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TNT's resident travel expert, Laura LIndsay from Lonely Planet, answers readers' questions. If you have a question for Laura, email traveltips@tntmagazine.com. If your question is published, you'll win a Lonely Planet guide of your choice!

 

Question

My husband and I have decided to drive our camper van back to Australia via Asia. We’re not sure which route to take (specifically, whether to go through Kazakhstan or Mongolia). Can you help, and can you suggest any good companies to ship our camper from Asia to Australia?
Ella, via email

Answer

There are a number of safety concerns with travel to Kazakhstan: most recently, the town of Zhanaozen has been the site of unrest, and you should not travel to Shepte. If you do choose to drive across Kazakhstan, you should keep abreast of the political situation as there have also been clashes elsewhere in the country.


I would recommend going through Mongolia where there are no restrictions. However, this will involve further driving within Russia which also has some travel restrictions right now. 
The north Caucasus and the area bordering Georgia should be avoided. Also, you will need an international driving licence to drive in Mongolia and the Ukraine, and in Russia you are advised to have a Russian translation of your UK driving licence.


To transport your campervan, you should be aware that it will be pricey! Excess Baggage (excess-baggage.com) is an established firm: their average shipping cost for this starts at around £4000.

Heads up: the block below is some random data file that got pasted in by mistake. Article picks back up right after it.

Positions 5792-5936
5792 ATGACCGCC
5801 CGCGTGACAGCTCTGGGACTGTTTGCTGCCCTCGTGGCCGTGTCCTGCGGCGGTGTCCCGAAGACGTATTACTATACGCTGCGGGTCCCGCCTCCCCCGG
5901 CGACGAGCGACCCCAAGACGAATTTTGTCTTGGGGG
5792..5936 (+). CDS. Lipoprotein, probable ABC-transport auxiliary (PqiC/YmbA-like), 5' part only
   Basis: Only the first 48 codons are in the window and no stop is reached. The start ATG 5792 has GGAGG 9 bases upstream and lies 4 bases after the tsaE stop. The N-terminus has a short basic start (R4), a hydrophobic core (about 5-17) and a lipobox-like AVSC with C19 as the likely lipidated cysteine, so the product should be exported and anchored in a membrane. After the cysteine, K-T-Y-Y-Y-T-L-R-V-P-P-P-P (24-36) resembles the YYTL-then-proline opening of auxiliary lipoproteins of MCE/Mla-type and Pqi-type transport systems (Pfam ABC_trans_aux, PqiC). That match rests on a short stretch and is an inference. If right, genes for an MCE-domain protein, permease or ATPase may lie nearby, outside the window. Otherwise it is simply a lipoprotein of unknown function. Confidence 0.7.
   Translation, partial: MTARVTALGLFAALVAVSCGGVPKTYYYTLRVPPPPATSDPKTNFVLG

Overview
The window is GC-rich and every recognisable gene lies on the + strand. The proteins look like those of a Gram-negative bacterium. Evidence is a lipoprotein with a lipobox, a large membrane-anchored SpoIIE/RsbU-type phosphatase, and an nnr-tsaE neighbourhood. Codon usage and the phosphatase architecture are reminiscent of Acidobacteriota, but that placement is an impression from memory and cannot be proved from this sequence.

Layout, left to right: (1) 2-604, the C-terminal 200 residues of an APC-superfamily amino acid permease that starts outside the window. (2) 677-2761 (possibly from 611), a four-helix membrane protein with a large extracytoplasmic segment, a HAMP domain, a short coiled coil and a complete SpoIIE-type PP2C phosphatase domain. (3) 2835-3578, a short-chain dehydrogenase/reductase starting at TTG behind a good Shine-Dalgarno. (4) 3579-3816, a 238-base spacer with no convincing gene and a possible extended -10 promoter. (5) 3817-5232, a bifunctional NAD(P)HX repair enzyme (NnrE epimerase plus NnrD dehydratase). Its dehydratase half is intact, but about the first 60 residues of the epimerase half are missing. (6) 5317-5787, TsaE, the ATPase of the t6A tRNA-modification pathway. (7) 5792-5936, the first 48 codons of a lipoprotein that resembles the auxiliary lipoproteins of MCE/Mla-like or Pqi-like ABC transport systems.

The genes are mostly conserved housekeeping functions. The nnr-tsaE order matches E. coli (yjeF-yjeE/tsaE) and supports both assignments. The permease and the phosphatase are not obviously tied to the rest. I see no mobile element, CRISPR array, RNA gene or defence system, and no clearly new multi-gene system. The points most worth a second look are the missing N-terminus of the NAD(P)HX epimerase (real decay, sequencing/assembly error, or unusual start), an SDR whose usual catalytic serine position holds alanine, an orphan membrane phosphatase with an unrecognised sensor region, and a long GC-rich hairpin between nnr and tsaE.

When you have decided your route, you will need to confirm vehicle import restrictions for the countries you are travelling to. 

 

Question

I am planning a short break this spring to Budapest. I have never been before, so what would you recommend as must-sees? We are on a budget.
Matt, via email


Answer

Budapest can easily be enjoyed on a budget. It’s a largely walkable city and you can see a number of the major sights in just a few days. Spend a morning in the castle district and start out at the Royal Palace, where you will find an ornate building steeped in history; it’s packed with monuments, statues and two museums. You will have to pay to enter some attractions in the palace, such as The History Museum (£3.60) and the National Gallery (£3.80), so it’s worth prioritising your time and money according to your personal interests.


Then head to the nearby Fisherman’s Bastion. This beautiful Disney castle-esque structure is not only a great sight but also provides some of the best views of the city. Next, stroll along the Danube to view the stunning parliamentary building – one of the world’s best looking centres of government.


After all of that exploring, opt for a second day of relaxation at the Széchenyi Baths (budapestgyogyfurdoi.hu). The largest medicinal bath extant in Europe, its ornate yellow building is stunning and entry is under £10. Then stroll around the lush green of City Park and down to top tourist sight Heroes’ Square. If you want to indulge in some shopping, pedestrianised street Váci utca is the place to go.

Readers' tips

Song of a sarong

Always travel with a sarong! A sarong can be a towel, a picnic rug, a sheet, a blanket, rain protector, a piece of clothing (scarf, dress, skirt, bolero or top), a pillow, and I’m sure there are many more uses. It is light and will always fit in your backpack/ suitcase. Plus it dries quick! Bonus!
Keira Douglas, via email

Go go gadgets

A reusable fold-up plastic water bottle by Platypus can be refilled at drinking fountains and save you a lot of money. Also get yourself a Kindle, and then you won’t need to carry heavy paperbacks everywhere on your trip. Happy travelling!
Brita Bevis, via Facebook


Talkback


Travel advice: road trip from London to Australia
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